I would never dispute the importance of reversing malnutrition and the associated endocrine, metabolic and physiological disturbances in AN. I have seen for myself how, over the last 4 yrs, significant weight gain has reversed the aforementioned disturbances. Only recently I had a DXA scan that revealed my bone density has risen from severely osteoporotic (5 yrs ago) to a level that it is no longer in the osteoporotic range. That in itself is such a motivator, given that I have previously fractured my pelvis and ribs following a minor fall at low weight.
As far as my mental health goes, I am better in control of my eating and exercise, but I have to work hard at this, especially when my ever raging anxiety becomes so debilitating that I feel 'compelled' to return to anorexic behaviours. But what has helped my mental health most (and I was at one time written off as a chronic patient) has been very regular interaction with a skilled psychiatrist who I have been able to talk to in confidence - about my deepest, darkest fears. He has helped me develop alternative means of coping with emotions that are not self-destructive like AN.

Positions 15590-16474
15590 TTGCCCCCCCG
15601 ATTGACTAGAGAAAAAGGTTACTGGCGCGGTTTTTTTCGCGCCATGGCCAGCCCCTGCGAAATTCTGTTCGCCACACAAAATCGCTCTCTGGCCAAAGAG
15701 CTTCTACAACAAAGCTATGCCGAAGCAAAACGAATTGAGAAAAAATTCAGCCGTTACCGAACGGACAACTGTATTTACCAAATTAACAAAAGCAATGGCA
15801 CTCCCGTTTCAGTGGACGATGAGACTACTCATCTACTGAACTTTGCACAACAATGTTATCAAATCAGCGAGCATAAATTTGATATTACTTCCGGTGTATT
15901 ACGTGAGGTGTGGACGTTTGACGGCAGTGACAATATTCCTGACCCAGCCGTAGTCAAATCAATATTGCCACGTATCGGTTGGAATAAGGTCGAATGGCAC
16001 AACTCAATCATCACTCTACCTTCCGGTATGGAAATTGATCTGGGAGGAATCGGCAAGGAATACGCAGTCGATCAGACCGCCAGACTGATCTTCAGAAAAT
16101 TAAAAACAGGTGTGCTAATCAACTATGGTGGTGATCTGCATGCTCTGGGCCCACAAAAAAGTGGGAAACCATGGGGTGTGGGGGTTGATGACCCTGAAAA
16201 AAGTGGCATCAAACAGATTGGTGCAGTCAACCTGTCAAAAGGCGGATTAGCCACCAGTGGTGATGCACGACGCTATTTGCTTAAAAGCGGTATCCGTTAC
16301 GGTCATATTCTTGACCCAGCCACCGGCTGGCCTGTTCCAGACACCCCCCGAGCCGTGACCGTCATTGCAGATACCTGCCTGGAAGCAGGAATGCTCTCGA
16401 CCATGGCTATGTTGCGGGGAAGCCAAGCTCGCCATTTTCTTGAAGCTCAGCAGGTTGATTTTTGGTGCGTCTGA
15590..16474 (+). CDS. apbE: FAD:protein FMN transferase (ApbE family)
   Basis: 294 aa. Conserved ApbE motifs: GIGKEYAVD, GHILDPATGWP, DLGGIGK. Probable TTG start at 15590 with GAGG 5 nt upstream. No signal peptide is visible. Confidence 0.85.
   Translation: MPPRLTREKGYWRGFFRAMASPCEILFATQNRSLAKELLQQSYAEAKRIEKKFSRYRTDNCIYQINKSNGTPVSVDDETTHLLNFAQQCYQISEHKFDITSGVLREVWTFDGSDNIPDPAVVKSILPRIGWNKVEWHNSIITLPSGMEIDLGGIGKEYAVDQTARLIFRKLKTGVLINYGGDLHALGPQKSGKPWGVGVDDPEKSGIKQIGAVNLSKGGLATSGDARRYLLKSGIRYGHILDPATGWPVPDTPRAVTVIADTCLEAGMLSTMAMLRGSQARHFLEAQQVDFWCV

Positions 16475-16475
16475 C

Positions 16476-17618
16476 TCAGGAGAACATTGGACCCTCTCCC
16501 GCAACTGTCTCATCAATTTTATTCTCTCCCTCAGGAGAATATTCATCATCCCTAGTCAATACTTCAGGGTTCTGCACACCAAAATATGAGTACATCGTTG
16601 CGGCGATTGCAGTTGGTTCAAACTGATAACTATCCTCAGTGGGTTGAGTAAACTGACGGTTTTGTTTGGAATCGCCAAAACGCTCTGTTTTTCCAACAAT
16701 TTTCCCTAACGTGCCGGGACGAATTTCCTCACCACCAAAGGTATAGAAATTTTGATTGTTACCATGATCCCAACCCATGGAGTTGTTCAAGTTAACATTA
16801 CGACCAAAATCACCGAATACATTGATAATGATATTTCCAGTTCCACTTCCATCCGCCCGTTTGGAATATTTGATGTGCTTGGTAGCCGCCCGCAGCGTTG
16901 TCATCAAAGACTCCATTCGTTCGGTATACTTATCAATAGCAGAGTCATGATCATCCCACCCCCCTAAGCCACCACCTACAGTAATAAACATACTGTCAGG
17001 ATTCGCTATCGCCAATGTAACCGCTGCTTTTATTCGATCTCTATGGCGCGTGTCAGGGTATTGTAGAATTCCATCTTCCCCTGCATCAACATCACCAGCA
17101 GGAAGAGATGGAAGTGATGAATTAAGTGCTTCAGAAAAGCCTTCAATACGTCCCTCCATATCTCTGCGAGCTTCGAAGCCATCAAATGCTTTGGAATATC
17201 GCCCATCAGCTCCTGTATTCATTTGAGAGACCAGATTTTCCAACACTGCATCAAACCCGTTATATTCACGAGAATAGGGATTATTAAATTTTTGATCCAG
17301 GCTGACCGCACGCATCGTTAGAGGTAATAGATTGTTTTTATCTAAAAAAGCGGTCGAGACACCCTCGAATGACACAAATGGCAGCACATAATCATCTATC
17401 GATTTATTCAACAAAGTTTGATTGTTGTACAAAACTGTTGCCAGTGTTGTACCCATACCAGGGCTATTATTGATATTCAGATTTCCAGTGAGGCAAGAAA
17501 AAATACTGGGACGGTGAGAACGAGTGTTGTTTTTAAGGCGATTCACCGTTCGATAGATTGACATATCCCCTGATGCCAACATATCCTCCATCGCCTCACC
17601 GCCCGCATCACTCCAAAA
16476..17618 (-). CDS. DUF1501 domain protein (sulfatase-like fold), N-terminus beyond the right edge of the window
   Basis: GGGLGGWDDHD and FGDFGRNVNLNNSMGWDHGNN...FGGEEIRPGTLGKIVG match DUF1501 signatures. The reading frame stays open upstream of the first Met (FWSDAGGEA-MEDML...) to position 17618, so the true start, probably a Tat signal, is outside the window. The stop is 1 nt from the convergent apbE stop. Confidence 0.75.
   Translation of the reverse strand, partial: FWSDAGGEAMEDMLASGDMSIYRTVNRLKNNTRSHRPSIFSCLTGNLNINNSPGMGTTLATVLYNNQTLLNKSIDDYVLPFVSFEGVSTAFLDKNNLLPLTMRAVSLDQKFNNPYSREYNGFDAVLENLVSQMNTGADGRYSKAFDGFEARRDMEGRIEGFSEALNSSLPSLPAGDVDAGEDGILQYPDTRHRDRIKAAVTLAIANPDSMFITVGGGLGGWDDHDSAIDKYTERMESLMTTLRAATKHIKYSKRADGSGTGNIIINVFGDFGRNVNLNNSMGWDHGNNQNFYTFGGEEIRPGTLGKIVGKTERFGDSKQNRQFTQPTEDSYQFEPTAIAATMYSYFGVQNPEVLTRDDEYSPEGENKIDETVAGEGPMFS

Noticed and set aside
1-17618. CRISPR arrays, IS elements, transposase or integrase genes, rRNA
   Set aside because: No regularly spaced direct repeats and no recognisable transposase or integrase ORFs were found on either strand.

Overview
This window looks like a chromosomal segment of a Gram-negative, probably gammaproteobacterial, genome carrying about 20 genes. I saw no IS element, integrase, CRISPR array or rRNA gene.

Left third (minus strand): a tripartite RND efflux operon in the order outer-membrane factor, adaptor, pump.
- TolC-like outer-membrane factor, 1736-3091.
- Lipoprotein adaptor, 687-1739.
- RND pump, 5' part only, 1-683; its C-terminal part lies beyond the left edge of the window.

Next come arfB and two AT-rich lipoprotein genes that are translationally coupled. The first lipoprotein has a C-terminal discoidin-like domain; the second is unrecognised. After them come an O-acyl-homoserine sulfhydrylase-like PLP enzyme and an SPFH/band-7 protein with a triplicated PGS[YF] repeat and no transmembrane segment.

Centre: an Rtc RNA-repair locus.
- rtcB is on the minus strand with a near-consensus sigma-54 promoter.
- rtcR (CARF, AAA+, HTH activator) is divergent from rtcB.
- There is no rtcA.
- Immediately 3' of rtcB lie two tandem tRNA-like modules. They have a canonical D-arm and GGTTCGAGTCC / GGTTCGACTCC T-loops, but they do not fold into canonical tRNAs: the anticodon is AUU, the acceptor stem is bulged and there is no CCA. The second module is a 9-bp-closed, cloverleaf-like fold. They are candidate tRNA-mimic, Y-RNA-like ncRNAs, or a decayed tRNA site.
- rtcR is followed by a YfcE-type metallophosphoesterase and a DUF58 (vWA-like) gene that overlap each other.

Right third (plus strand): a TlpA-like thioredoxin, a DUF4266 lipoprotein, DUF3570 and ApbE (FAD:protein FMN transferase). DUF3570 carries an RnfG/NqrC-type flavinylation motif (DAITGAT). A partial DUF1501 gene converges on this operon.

I feel that the biggest problem that many people with often AN face is inadequate follow-up care. There is so much focus on weight - both increasing it, and its use as an apparent indicator of 'recovery'. But what is also important is one's general ability to cope with life + quality of life after weight gain. Some patients do well in hospital, but are then left largely to 'fend for themselves'.
All the emphasis that is placed upon the nutritional component of AN and its presumed genetic and starvation-induced origins can result in a neglecting of important psychological issues that may have triggered or underpinned many of the behaviours. There has been a move away from psychotherapy - yet AN is integrally linked to the self and identity. That, to me, doesn't make sense.